RIBBONS OF SCARLET: A Novel of the French Revolution, releases October 1st, 2019! Check out the amazing cover below and pre-order your copy today!

About RIBBONS OF SCARLET: A Novel of the French Revolution (Coming October 1, 2019)

Ribbons of Scarlet is a timely story of the power of women to start a revolution—and change the world.

In late eighteenth-century France, women do not have a place in politics. But as the tide of revolution rises, women from gilded salons to the streets of Paris decide otherwise—upending a world order that has long oppressed them.

Blue-blooded Sophie de Grouchy believes in democracy, education, and equal rights for women, and marries the only man in Paris who agrees. Emboldened to fight the injustices of King Louis XVI, Sophie aims to prove that an educated populace can govern itself--but one of her students, fruit-seller Louise Audu, is hungrier for bread and vengeance than learning. When the Bastille falls and Louise leads a women’s march to Versailles, the monarchy is forced to bend, but not without a fight. The king’s pious sister Princess Elisabeth takes a stand to defend her brother, spirit her family to safety, and restore the old order, even at the risk of her head.

But when fanatics use the newspapers to twist the revolution’s ideals into a new tyranny, even the women who toppled the monarchy are threatened by the guillotine. Putting her faith in the pen, brilliant political wife Manon Roland tries to write a way out of France’s blood-soaked Reign of Terror while pike-bearing Pauline Leon and steely Charlotte Corday embrace violence as the only way to save the nation. With justice corrupted by revenge, all the women must make impossible choices to survive--unless unlikely heroine and courtesan’s daughter Emilie de Sainte-Amaranthe can sway the man who controls France’s fate: the fearsome Robespierre.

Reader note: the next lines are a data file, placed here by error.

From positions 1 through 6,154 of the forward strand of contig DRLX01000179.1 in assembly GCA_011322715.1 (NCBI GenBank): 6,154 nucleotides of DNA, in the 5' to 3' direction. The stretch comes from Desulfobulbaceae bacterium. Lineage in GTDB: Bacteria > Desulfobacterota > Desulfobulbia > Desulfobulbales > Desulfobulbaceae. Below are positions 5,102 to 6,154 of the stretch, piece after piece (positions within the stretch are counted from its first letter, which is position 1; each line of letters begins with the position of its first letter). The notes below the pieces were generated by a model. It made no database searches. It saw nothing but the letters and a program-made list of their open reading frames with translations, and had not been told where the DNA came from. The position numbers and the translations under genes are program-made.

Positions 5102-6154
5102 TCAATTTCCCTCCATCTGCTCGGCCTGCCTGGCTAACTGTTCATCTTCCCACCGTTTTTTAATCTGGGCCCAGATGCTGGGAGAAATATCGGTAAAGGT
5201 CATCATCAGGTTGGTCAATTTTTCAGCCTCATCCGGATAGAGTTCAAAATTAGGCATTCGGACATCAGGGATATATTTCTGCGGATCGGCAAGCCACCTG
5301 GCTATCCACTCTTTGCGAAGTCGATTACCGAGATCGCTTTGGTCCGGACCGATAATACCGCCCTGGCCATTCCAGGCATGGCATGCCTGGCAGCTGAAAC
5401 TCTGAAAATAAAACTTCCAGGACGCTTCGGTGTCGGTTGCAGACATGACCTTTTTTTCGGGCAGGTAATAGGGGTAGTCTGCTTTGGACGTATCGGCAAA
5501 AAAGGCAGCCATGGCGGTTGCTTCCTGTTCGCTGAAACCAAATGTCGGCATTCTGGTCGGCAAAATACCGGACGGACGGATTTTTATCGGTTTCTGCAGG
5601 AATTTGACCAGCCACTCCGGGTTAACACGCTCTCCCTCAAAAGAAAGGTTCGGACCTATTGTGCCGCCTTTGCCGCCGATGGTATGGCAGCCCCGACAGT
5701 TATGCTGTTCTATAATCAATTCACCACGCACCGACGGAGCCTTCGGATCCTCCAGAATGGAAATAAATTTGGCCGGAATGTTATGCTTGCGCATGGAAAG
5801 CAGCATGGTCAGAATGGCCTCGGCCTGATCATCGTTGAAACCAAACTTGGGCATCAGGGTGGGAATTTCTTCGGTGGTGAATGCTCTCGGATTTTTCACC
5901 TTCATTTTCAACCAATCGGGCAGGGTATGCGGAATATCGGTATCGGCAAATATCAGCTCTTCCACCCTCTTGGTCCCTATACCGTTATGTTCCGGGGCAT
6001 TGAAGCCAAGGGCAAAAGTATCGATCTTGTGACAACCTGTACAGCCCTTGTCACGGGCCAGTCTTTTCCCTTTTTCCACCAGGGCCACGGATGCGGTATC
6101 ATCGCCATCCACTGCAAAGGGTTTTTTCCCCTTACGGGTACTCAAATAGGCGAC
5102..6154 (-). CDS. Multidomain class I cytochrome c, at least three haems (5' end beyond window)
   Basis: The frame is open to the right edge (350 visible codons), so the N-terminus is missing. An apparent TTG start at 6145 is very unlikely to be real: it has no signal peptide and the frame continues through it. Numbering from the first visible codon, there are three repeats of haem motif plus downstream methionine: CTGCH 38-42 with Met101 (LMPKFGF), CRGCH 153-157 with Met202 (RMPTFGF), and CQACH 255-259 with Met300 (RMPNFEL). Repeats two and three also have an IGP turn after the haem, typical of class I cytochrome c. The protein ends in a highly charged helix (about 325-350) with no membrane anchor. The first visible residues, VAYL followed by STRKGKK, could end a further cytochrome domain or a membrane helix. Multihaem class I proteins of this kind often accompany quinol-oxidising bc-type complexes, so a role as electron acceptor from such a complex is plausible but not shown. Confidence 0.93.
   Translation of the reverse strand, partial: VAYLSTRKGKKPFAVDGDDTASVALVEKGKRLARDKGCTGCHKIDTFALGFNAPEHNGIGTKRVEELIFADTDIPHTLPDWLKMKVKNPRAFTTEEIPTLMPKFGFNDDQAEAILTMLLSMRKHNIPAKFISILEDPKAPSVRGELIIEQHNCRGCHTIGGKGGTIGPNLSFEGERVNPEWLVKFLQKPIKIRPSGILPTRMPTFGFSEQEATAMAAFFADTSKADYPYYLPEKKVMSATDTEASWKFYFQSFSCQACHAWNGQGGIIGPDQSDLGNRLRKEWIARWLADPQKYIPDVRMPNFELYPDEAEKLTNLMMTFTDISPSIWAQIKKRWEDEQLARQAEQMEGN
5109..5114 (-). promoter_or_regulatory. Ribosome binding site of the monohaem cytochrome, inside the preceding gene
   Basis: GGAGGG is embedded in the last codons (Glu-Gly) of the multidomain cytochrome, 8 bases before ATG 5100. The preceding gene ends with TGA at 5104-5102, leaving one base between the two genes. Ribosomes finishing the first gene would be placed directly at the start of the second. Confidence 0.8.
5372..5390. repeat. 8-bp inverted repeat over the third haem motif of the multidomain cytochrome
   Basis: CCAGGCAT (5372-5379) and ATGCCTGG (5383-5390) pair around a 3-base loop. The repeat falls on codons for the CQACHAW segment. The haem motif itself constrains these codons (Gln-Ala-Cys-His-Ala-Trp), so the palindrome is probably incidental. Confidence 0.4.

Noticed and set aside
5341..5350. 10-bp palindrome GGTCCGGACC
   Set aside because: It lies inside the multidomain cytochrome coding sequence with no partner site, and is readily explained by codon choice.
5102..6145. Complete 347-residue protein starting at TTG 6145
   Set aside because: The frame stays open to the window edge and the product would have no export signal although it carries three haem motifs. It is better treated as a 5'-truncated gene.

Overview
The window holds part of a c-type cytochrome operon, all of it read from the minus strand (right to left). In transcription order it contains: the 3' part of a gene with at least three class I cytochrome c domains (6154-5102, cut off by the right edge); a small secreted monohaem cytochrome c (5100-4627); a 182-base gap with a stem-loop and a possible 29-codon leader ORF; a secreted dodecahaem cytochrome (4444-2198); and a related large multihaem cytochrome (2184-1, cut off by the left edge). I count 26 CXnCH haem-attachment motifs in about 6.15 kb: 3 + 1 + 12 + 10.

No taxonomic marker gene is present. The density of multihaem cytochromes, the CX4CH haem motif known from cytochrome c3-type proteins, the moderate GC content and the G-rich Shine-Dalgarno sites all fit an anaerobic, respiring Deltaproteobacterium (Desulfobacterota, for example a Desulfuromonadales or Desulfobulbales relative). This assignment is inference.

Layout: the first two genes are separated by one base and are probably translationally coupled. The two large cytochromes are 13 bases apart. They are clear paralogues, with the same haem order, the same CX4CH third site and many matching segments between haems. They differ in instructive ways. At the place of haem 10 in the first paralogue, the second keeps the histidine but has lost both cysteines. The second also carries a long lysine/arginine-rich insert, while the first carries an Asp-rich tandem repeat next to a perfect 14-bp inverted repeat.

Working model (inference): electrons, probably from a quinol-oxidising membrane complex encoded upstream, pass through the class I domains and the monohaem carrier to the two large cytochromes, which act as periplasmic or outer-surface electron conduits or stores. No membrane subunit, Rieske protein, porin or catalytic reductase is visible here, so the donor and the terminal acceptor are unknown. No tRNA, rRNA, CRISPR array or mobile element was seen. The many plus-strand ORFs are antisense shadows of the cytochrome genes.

Amazon | Barnes & Noble | IndieBound | Apple Books | Kobo

About Kate Quinn: Kate Quinn is the New York Times and USA Today bestselling author of historical fiction. A native of southern California, she attended Boston University where she earned a Bachelor's and Master's degree in Classical Voice. She has written four novels in the Empress of Rome Saga, and two books in the Italian Renaissance, before turning to the 20th century with "The Alice Network" and "The Huntress." All have been translated into multiple languages. Kate and her husband now live in San Diego with two rescue dogs named Caesar and Calpurnia, and her interests include opera, action movies, cooking, and the Boston Red Sox.
Website | Newsletter | Facebook | Twitter | BookBub | Goodreads

About Stephanie Dray: Stephanie Dray is a New York Times, Wall Street Journal & USA Today bestselling author of historical women's fiction. Her award-winning work has been translated into eight languages and tops lists for the most anticipated reads of the year. She lives near the nation's capital with her husband, cats, and history books.
Website | Newsletter | Facebook | Twitter | BookBub | Dray & Kamoie Website

About Laura Kamoie: A New York Times, Wall Street Journal, and USA Today bestselling author of historical fiction, Laura Kamoie has always been fascinated by the people, stories, and physical presence of the past, which led her to a lifetime of historical and archaeological study and training. She holds a doctoral degree in early American history from The College of William and Mary, published two non-fiction books on early America, and most recently held the position of Associate Professor of History at the U.S. Naval Academy before transitioning to a full-time career writing genre fiction. She is the author of AMERICA'S FIRST DAUGHTER and MY DEAR HAMILTON, co-authored with Stephanie Dray, allowing her the exciting opportunity to combine her love of history with her passion for storytelling. Laura lives among the colonial charm of Annapolis, Maryland with her husband and two daughters.
Website | Newsletter | Facebook | Twitter | BookBub | Goodreads

About Sophie Perinot: Sophie Perinot is an award-winning, multi-published author of female-centered historical fiction, who holds both a Bachelors in History and a law degree. With two previous books set in France—during the 13th and 16th centuries—Sophie has a passion for French history that began more than thirty years ago when she first explored the storied châteaux of the Loire Valley. She lives in the Washington DC metropolitan area with her husband, children and a small menagerie of pets.